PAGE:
Choosing Mouldings For Your Home
Published July 20, 2012
Architectural details such as mouldings can create the illusion of height and depth in a room and have the ability to camouflage irregular walls. They can also give a room grace and presence and help define its style. Decorators will agree that mouldings often enhance furniture and easily define otherwise mediocre rooms.
When renovating or building a new home, the choice of moulding can be very overwhelming. Not only are there a myriad of choices on the market but the style and varieties are endless.
If you are in the process of building or renovating, perhaps the following guidelines will help you next time you are faced with the ominous decision of mouldings.
Firstly, there are two main types to consider. Architectural mouldings are used along ceilings, floors, walls and doors for many purposes ranging from softening joints to protecting walls. Examples include baseboards, chair rail, ceiling and applied panel. The second main type is finishing mouldings. These mouldings are designed to camouflage assembly joints and are often used to enhance furniture. Many times, finishing mouldings draw your attention to details on walls. Chair rail is a classic example of a finishing moulding.
Depending on the job at hand, you will have to decide which type of moulding to use. Each type offers many styles and purposes.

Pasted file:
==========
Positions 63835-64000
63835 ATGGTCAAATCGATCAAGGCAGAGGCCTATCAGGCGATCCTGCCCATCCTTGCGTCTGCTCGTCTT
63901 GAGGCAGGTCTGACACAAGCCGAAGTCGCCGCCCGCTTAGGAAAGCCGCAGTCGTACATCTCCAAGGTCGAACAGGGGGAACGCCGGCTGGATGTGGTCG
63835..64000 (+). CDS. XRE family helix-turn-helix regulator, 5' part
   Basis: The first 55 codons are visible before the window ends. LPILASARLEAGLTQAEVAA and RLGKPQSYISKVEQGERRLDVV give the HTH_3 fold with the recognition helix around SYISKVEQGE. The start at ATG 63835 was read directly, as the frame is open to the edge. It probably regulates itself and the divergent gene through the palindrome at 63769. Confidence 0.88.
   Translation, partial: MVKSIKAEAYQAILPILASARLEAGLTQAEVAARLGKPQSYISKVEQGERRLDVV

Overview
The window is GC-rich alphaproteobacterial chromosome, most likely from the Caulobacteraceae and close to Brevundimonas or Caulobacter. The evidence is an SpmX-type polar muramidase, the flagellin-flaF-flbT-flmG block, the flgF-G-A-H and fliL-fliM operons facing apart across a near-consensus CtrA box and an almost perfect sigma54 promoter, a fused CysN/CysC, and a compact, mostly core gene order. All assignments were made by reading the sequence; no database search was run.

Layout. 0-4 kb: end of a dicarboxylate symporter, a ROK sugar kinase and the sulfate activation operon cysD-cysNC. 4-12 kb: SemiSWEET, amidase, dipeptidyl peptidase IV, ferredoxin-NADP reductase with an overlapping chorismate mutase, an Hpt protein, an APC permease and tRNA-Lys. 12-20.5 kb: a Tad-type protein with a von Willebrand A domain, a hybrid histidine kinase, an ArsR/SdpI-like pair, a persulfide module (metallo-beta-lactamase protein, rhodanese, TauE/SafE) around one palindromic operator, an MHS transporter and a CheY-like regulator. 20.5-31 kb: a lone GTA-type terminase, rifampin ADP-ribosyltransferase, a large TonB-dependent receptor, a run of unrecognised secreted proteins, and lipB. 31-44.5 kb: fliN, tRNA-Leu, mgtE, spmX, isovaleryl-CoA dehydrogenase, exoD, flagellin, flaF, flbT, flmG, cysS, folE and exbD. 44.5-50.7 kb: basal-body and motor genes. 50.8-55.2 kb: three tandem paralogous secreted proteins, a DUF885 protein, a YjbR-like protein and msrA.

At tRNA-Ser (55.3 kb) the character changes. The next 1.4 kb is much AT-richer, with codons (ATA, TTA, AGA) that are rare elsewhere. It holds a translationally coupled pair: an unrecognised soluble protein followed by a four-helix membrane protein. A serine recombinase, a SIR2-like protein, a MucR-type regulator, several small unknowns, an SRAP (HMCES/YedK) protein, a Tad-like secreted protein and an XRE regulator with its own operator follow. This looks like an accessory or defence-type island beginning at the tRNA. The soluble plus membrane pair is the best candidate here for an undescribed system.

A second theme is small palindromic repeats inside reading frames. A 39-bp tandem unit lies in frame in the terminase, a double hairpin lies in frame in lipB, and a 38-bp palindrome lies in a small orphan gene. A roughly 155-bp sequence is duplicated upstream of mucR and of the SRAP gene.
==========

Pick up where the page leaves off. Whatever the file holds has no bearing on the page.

Some of the most popular are crown moulding, baseboards and casings. If you plan to install mouldings it’s important to remember not to overdo it. Sometimes one or two simple mouldings are enough, especially if cost is an issue. Another option is to add mouldings in stages over time. Just remember that there are some rules-of-thumb that you may want to heed. One of which is you should never have crown moulding without a complimentary baseboard. Otherwise the room will appear top heavy.
Attempt to install your mouldings in a consistent manner. Begin with your baseboards and casings around your doors and windows then follow with crown moulding. Other mouldings such as chair rail and panel may be applied at a later date.
Another rule of thumb for moulding is to pay attention to the size you are choosing. In general, for a standard 8′ high ceiling you should choose a baseboard of no less than 6 to 7 inches and the casing should have a face measurement of no less that 3 -1/2″.
It’s also important to consider the moulding materials. There are many different choices of moulding material being used today. The most popular are wood and synthetic. Wood mouldings include pine, maple and oak and are very popular for stylish interiors especially if you are planning to stain them. If painted mouldings are what you have planned then you may want to take a look at the polyurethane (vinyl) choices. These mouldings are fantastic for those curved ceilings and walls. Once painted, you cannot tell they are vinyl versus wood.
Feeling overwhelmed? Don’t worry, your contractor or finishing wood carpenter are experts in this field and can guide you in the right direction on what is best for your home. If you are a do-it-yourself kind of person, visit your local hardware store for any inquires you may have.